Northern harrier (Circus cyaneus)
|Also known as:||Hen harrier, marsh hawk|
|Size||Length: 43 - 52 cm (2)|
Wingspan: 99 - 121 cm (2)
Male weight: 290 - 400 g (3)
Female weight: 370 - 708 g (3)
Classified as Least Concern (LC) on the IUCN Red List (1) and listed on Appendix II of CITES (4).
The northern harrier is a slender, medium-sized hawk, with a long tail, wings and legs, a characteristic white rump, and a distinctive ‘facial disc’, which gives it an owl-like appearance (3) (5) (6). The male is grey above and white underneath, with obvious black wing-tips and contrasting yellow legs, eyes and facial skin. The female is larger and is quite different in appearance, being dark brown above, paler below, with dark streaks, and with bars on the wings and tail (3) (5) (7) (8). Juvenile northern harriers resemble the female, but are usually darker above and more reddish-brown below, sometimes without streaking (2) (3) (5) (8). The northern harrier uses a variety of calls, including a long, rapid series of kek notes, a piercing, descending scream, given by the female when soliciting food from the male, and a soft, chuckling call at the nest (5) (6).
The northern harrier is the most northerly breeding and one of the most widespread of all harrier species (9), occurring across much of North America, Europe and Asia. In North America, the subspecies Circus cyaneus hudsonius can be found from Alaska and Canada south to Mexico, wintering as far south as Central or South America and the Caribbean. Circus cyaneus cyaneus occurs throughout Europe and north Asia to Kamchatka, wintering as far south as northern Africa, through southern Asia, to southeast China and Japan (2) (3) (5) (10).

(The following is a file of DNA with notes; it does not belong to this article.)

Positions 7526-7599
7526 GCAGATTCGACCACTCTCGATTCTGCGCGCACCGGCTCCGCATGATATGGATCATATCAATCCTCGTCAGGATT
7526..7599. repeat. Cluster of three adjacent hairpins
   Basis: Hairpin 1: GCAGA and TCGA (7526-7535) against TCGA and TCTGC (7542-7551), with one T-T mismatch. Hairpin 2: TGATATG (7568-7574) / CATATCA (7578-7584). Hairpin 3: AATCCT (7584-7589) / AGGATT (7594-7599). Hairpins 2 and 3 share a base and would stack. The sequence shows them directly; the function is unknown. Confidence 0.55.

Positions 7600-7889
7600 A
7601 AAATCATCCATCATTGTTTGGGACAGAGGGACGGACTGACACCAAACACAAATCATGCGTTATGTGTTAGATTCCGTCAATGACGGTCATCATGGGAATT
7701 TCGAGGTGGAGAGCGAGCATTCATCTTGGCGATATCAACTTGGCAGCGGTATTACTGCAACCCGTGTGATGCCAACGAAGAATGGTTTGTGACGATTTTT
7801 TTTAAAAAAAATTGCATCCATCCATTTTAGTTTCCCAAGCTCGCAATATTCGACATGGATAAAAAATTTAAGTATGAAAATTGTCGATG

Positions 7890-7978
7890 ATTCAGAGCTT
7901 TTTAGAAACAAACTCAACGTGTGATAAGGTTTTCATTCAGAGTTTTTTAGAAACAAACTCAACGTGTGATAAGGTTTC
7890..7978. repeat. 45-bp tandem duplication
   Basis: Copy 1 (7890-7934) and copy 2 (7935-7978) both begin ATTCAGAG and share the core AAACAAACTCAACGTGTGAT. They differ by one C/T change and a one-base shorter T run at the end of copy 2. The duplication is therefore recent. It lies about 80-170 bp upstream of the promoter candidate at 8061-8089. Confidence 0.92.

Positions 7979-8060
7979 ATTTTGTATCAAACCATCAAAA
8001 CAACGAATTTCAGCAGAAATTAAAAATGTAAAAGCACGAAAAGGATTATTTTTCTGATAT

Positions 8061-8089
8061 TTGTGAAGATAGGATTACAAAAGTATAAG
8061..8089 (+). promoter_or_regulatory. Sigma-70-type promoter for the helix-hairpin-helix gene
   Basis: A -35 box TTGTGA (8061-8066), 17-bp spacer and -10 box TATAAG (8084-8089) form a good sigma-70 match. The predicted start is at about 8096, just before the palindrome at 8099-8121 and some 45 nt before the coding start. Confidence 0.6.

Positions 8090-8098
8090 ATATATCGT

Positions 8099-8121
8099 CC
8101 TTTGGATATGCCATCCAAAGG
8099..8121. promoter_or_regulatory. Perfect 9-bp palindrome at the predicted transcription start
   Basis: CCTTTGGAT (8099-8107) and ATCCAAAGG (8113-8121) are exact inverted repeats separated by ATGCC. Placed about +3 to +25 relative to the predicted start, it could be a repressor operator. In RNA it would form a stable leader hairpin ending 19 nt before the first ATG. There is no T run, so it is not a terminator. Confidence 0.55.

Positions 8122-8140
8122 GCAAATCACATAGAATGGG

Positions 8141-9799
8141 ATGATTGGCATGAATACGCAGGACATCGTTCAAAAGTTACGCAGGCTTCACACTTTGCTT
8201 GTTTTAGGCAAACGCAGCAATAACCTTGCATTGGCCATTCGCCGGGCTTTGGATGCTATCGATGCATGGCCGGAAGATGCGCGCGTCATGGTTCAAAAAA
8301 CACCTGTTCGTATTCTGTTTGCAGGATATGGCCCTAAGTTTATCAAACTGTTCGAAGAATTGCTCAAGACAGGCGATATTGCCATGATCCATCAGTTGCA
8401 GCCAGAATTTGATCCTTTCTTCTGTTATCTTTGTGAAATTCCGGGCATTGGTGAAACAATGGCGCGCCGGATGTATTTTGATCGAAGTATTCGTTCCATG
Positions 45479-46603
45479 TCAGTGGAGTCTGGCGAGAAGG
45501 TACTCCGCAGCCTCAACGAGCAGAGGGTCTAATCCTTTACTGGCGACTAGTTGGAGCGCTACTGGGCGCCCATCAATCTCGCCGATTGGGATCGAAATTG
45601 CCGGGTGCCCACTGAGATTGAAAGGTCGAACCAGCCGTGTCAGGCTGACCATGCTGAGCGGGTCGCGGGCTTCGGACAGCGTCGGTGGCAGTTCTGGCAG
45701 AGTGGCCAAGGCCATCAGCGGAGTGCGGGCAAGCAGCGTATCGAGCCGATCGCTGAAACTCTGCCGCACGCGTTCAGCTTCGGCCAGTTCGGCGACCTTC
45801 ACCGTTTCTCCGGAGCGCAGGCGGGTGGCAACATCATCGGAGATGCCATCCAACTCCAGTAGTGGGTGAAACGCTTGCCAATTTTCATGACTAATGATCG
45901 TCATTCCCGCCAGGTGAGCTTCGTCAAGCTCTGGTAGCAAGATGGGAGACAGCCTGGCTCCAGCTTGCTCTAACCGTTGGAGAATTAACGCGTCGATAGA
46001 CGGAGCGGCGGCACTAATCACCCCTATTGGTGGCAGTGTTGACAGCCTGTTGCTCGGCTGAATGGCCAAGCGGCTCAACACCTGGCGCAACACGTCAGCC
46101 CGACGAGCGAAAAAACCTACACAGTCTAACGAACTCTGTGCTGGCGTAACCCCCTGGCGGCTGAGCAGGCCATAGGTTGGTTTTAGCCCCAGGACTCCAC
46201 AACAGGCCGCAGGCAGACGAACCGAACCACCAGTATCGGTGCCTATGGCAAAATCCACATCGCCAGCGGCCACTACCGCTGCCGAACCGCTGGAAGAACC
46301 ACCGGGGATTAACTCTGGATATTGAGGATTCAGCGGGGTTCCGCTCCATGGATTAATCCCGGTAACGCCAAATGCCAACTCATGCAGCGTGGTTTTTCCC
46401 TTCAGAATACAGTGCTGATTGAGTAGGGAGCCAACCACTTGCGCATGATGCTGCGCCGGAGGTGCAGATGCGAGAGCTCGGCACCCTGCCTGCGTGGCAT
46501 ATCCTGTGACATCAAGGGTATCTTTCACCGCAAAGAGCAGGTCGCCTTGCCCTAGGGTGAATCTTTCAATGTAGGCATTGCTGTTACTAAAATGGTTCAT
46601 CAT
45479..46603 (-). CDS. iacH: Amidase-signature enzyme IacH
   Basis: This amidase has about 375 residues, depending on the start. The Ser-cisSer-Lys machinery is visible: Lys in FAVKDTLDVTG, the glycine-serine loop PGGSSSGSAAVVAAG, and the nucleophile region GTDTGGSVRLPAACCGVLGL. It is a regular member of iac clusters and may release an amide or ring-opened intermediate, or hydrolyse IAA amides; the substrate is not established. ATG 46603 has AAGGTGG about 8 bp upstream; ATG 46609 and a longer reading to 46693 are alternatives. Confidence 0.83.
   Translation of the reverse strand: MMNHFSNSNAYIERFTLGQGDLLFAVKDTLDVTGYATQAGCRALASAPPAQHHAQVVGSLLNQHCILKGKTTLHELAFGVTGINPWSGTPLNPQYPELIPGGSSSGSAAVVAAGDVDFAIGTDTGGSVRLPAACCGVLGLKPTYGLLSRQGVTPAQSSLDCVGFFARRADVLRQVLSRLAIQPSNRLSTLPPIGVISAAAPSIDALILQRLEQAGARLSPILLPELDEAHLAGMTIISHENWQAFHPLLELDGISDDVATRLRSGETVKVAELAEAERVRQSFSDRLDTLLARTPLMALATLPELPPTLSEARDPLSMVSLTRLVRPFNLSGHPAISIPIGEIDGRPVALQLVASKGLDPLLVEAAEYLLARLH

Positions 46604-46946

This species inhabits a wide variety of open habitats with low ground cover, including grassland, wetlands and marshland, estuaries, riparian woodland, meadows, moorland, pasture, cropland, scrub, steppe, and semi-desert (2) (3) (5) (8).
Typically hunting from a slow, buoyant flight, usually quite low to the ground, the northern harrier takes a variety of prey, ranging from small mammals and birds to reptiles, amphibians, insects, larger mammals and birds, and sometimes carrion (2) (3) (5) (6). Unlike other hawks, it relies heavily on sound as well as vision to detect prey, aided by the facial disc which, as in owls, is thought to help with the location of faint sounds, allowing the harrier to detect prey concealed in vegetation (3) (5) (6) (8).